Before a channeling session, Cottrell doesn't ask for anything from her clients who are seeking to connect — no name, no photo, nothing at all. Then, she sits there and the emotions of the spirit wash over her, she says. 

A lot of times, she adds, there is some healing for the spirit as well as the human. They're often grateful to finally connect, especially if they've been trying to, but haven't gotten through. 

Cottrell says that our loved ones try to reach out to us all the time, giving us signs, but many dismiss those signs as coincidence or don't notice them. 

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Carol Cottrell says from her experience with the spirit world it is a wonderful space with no pain. Abby Murphy/Provided

Braden says she's been able to help numerous spirits cross "into the light," as she describes it, which is just as rewarding as being able to help the living. 

The afterlife

But what awaits in that light?

Caputo and Charleston mediums Cottrell and Braden all share that there is nothing but joy, love and forgiveness resonating from the spirits who have passed on.

Cottrell says one spirit told her that the afterlife was beyond our comprehension. 

Braden gives a more vivid description. 

"I think it’s because once we cross over into that state, we have so much more understanding of the bigger picture that there’s no reason to hold a grudge," Braden shares. "We're so much bigger in that state than in human existence, we're connected with our higher self, we're complete. There's no reason to be angry. 

She describes it almost as a different dimension. While we exist in the 3D world, she says spirits exist beyond that. 

"One being I have talked with regularly uses the phrase 'the timeless faceless place' or 'the in-between' or 'the place that isn’t the place,' " Braden says. "There is no time or space because those are human constructs."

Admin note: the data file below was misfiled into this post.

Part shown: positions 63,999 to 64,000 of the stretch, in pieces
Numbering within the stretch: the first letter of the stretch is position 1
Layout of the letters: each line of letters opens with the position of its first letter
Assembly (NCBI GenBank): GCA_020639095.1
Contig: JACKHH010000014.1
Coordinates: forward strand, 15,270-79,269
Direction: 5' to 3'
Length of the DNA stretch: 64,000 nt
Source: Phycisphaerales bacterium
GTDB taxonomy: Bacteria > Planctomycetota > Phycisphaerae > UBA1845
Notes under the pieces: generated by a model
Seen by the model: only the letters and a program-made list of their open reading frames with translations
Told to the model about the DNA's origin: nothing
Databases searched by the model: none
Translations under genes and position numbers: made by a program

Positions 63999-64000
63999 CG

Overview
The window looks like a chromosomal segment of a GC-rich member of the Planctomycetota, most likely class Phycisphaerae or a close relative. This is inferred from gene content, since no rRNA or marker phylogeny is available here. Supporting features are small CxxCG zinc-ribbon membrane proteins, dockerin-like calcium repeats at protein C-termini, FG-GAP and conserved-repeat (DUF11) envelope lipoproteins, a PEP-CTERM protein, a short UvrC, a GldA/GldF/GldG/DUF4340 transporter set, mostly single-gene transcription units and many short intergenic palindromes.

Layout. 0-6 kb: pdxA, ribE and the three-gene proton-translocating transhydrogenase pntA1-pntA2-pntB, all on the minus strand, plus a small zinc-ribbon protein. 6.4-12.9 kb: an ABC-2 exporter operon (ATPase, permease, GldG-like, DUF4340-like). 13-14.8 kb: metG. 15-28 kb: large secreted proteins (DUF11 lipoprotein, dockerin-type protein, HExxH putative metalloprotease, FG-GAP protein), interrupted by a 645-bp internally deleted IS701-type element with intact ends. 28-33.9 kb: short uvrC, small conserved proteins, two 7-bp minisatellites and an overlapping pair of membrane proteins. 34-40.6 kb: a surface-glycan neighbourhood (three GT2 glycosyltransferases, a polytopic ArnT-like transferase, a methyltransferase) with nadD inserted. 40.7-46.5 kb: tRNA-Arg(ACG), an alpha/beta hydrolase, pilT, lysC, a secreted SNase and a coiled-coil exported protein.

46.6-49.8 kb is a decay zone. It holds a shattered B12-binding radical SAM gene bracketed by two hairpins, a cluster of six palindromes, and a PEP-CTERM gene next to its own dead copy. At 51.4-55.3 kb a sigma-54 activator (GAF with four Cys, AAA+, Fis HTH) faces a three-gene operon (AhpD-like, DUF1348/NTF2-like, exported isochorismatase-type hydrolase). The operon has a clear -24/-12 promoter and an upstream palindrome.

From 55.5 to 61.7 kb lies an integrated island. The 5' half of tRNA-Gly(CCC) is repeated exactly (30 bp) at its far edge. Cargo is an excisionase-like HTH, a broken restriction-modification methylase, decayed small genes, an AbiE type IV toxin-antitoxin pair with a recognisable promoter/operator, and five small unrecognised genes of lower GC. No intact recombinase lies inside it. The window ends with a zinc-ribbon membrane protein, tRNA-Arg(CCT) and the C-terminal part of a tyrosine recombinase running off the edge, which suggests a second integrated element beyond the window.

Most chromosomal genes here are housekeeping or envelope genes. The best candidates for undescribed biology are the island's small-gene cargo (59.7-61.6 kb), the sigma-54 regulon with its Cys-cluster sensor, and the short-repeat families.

Braden says she's also encountered spirits who have not moved into the light, and usually, she says, that's because they lived such a horrible existence stripped of self-worth or don't believe they deserve the light because of things they did during their time on earth. She references some deceased Charleston slaves she says she encountered in a home she moved into in West Ashley, along with a former drug addict who she says had created a gray wasteland around her in the afterlife, not allowing herself to move on. 

Yet, she says, the majority of spirits have moved on. 

During that "crossing over" process, Braden says people are often greeted by their spirit guide, whether that's the Christian God, Jesus, Buddha, Allah, Hindu gods or their loved ones. 

"The way that I see it is that it's all the same, but a different interpretation," Braden says. 

Carroll just puts it this way: 

"Everything in the spirit world is love." 

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Reach Kalyn Oyer at 843-371-4469. Follow her on Twitter @sound_wavves.

Kalyn Oyer is a Charleston native who covers arts and entertainment for The Post and Courier's Thursday edition, Charleston Scene. She used to write about music for the Charleston City Paper and Scene SC.